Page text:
CULLINAN is divided into 9 large diamonds and 96 small diamonds. The largest of the nine diamonds is called “African Star I”. Or “CULLINAN 1”, weighing 530.2 carats, is a drop of water with 74 sides. It is also the largest diamond in the world today, mounted on the walking stick of the King of England. The second largest particle, called the Star of Africa II, weighs 317.4 carats, is square in appearance and has 64 faces. It is the second largest diamond in the world and is now under the crown of the British Empire. The other seven weights are 94.4, 63.6, 18.8, 11.5, 8.8, 6.8 and 4.39 carats. The nine large diamonds were all made by Cullinan and belonged to the British royal family. Among them, “CULLINANDI I” and “CULLINANDI IV” were inlaid on Queen Mary’s crown made in 1911, and later removed from the Queen’s collection and replaced by crystal replicas. In 1919, another 1,500 carat gem-quality diamond was discovered in the Plemir mine. The third weight in the world. It is also a fragment of a large crystal, similar in color to Cullinan. So some people think it was broken from the same large crystal as Cullinan, so the diamond did not give it a specific name.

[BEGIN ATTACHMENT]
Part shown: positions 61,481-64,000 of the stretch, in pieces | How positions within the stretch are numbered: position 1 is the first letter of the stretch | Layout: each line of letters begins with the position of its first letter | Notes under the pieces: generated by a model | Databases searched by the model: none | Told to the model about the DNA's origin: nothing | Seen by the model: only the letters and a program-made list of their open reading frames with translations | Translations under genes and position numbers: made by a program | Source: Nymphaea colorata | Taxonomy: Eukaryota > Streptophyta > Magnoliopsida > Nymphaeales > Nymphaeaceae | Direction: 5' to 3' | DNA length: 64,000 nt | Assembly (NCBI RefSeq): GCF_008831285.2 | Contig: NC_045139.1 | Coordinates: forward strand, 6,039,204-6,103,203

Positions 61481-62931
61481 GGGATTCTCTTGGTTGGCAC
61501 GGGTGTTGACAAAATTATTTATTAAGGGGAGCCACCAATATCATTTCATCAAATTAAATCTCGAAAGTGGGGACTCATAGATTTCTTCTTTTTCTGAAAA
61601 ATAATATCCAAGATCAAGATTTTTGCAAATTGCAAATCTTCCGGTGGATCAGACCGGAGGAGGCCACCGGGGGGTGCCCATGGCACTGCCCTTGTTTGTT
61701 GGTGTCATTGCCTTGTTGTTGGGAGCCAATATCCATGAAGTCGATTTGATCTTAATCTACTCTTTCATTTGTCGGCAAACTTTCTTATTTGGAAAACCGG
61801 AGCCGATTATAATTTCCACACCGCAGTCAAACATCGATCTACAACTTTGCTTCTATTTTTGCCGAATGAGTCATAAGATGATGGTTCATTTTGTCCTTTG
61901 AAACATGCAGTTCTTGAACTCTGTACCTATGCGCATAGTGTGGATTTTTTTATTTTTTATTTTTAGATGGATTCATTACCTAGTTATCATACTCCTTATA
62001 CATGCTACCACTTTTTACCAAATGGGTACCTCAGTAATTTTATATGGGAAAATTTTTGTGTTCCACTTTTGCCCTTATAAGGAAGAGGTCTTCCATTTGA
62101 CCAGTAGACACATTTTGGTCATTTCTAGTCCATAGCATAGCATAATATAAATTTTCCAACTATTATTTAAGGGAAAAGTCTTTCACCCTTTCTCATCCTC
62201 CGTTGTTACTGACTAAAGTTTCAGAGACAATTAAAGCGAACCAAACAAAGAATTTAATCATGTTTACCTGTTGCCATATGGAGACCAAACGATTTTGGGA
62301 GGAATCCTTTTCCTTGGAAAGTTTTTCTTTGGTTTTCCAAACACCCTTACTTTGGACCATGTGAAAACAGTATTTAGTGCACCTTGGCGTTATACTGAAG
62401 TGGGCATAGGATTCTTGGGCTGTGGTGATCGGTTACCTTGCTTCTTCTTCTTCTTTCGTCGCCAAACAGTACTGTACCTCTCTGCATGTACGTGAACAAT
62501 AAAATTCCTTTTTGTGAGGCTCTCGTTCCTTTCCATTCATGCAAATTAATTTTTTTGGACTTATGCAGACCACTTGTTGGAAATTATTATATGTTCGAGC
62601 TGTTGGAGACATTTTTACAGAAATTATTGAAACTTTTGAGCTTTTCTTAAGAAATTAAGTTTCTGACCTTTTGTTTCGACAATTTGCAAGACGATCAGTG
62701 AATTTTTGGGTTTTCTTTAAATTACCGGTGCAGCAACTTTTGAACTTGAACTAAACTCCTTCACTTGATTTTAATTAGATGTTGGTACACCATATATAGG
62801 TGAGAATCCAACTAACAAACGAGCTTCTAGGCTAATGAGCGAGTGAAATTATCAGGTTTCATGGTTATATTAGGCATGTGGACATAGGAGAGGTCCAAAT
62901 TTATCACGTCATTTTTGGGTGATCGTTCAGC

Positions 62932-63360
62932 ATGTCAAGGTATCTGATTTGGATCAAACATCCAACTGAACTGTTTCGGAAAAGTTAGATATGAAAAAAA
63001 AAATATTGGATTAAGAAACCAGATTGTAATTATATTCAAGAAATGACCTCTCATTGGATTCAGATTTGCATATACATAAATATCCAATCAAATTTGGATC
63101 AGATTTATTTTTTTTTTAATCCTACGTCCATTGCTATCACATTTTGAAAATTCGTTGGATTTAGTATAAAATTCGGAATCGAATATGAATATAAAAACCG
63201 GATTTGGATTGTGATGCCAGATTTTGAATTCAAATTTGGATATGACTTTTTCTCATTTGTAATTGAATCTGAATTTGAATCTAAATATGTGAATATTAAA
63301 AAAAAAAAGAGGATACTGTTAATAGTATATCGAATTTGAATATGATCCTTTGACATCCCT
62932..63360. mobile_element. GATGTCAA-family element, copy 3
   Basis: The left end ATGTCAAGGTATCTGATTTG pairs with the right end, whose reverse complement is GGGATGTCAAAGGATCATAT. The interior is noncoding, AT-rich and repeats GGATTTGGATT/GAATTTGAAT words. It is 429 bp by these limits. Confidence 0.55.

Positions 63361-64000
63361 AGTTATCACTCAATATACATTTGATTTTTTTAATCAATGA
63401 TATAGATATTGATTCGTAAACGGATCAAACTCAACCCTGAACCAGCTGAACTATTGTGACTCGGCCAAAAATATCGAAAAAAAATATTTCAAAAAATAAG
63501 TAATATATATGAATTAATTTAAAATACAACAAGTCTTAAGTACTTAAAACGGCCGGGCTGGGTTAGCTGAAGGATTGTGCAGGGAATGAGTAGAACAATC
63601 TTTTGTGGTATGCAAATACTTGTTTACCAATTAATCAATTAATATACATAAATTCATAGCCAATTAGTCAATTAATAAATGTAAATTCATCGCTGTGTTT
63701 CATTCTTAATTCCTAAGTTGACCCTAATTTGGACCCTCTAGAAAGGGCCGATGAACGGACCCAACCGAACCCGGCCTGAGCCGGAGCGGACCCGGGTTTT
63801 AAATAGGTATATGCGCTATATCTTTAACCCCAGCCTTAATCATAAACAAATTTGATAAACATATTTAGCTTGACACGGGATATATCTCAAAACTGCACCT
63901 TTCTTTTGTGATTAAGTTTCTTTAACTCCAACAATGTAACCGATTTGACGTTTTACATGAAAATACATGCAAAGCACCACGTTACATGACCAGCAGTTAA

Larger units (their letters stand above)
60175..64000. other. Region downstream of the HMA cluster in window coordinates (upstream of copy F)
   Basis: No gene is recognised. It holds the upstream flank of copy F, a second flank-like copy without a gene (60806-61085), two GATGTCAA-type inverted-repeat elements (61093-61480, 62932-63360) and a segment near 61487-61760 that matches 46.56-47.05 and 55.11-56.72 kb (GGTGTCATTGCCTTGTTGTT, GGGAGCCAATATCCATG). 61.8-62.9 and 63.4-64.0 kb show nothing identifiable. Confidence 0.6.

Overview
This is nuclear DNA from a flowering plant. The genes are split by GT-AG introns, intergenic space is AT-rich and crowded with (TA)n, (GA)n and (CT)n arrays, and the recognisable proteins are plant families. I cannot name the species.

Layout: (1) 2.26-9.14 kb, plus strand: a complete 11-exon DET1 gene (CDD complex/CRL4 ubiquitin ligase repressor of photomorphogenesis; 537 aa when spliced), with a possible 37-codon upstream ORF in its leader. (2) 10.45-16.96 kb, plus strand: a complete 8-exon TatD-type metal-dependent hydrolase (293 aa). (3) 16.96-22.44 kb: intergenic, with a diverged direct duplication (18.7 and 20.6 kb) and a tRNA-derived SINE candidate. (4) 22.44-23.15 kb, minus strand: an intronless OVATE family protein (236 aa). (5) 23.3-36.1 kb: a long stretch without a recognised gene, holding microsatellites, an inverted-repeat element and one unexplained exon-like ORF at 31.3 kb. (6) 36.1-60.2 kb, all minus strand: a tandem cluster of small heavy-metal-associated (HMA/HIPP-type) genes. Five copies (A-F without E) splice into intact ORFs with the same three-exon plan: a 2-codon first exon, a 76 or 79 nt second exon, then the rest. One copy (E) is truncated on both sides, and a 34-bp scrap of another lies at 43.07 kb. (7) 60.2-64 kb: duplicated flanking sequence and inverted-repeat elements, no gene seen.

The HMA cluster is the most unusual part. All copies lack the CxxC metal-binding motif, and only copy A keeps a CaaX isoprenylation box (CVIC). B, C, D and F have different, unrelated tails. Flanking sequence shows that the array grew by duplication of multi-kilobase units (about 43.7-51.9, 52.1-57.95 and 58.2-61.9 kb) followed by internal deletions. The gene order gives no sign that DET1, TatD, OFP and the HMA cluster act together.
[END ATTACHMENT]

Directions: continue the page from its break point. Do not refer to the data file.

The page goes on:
The 55-carat, pear-shaped diamond of the double rose car worker originated in India when an emissary named Nicolas Harley, Seigneur de Sancy, bought the diamond around 1570.
It was later lent to King Henry III and placed on his hat. Henry IV also borrowed as collateral to raise money to build up armaments and put Harishens in the top financial ranks. He was later appointed Ambassador to the United Kingdom before being sold to Queen Elizabeth I, to James I, Charles I, Charles II, and James II to King Louis XIV of France. From then on, the Sancy Diamond was passed down through the French royal family until the French Revolution, when royal jewelry was stolen in 1792 and diamonds were lost. By 1828, The Russian Emperor Damiro Demidoff had worn the Sendhi diamond. It was sold to sir Jeejeebhoy, a wealthy Indian merchant, in 1906 William Astor bought the diamond as a wedding gift for his son, and his daughter-in-law lent it to the French Museum for exhibition, and in 1964 William Astor’s daughter-in-law died, which the British government declared a national treasure of the British royal family, which is still in the hands of the French government and can be seen in the Louvre Museum in France.